Abstract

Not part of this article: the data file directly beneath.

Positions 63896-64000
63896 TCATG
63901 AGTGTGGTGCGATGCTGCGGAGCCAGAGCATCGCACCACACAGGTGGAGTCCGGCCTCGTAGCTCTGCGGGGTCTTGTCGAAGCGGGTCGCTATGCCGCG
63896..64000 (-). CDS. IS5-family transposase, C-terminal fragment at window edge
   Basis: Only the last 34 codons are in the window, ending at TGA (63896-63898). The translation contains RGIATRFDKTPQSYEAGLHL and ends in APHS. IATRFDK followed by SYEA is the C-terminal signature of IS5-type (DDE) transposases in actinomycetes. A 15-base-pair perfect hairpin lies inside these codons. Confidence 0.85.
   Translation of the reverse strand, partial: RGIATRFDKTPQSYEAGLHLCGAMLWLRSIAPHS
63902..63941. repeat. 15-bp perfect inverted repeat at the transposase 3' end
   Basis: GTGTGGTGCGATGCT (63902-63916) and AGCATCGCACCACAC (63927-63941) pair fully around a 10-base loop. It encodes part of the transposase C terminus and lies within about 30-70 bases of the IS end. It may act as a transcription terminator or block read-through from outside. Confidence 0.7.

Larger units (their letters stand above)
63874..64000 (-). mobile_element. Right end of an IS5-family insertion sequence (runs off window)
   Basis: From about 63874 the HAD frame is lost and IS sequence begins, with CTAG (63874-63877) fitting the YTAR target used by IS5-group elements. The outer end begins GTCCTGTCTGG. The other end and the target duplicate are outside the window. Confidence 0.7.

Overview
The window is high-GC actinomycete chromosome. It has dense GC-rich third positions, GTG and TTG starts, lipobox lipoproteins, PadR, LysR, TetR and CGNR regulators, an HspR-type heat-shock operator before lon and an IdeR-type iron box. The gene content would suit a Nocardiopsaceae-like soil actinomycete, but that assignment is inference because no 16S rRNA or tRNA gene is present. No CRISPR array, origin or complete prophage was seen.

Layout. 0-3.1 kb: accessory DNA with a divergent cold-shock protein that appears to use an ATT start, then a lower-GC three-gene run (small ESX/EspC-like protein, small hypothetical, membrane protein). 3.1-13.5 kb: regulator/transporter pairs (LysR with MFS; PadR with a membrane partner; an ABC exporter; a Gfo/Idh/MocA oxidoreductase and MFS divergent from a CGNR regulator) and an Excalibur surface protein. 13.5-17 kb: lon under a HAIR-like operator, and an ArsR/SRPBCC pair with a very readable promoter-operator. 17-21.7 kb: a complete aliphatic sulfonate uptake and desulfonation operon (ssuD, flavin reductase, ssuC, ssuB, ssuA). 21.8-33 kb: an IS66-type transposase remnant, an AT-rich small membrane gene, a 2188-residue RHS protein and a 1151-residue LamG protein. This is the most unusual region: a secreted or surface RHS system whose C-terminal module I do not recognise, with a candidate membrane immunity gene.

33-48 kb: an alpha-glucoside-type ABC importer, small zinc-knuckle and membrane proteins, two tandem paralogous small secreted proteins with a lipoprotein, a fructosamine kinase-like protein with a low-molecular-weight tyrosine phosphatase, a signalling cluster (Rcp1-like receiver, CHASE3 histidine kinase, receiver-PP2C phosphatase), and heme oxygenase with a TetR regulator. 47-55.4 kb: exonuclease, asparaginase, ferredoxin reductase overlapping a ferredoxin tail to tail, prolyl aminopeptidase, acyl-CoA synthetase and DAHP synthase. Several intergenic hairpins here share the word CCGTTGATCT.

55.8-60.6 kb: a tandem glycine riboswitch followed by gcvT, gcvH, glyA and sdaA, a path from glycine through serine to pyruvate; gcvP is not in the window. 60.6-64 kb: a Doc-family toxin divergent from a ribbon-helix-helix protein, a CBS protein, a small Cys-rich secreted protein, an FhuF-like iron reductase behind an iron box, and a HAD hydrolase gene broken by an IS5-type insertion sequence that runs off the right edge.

A newly discovered molluscan fauna provides an approximate age for a previously undated gravel sequence capping Nose Hill, a relict plateau adjacent to the Bow River in Calgary, Alberta, and constrains the age of the physiographic relief in the area. The fauna consists of a mixed terrestrial–aquatic assemblage whose composition indicates a paleoclimatic regime similar to that of the area today. The fossiliferous sediment, interpreted as a pond deposit, is a pebbly mud within a thick braid-plain gravel sequence. Isoleucine epimerization in the molluscs is not inconsistent with an Early Pleistocene or older age for the deposit. The Nose Hill gravels and an equivalent sequence capping another outlier (Broadcast Hill) located on the other side of the Bow River define an originally extensive paleo-plains surface. Fluvial dissection of the surface, including 175 m of incision by the Bow River and resultant separation of the two outliers, occurred within the last one to two million years.

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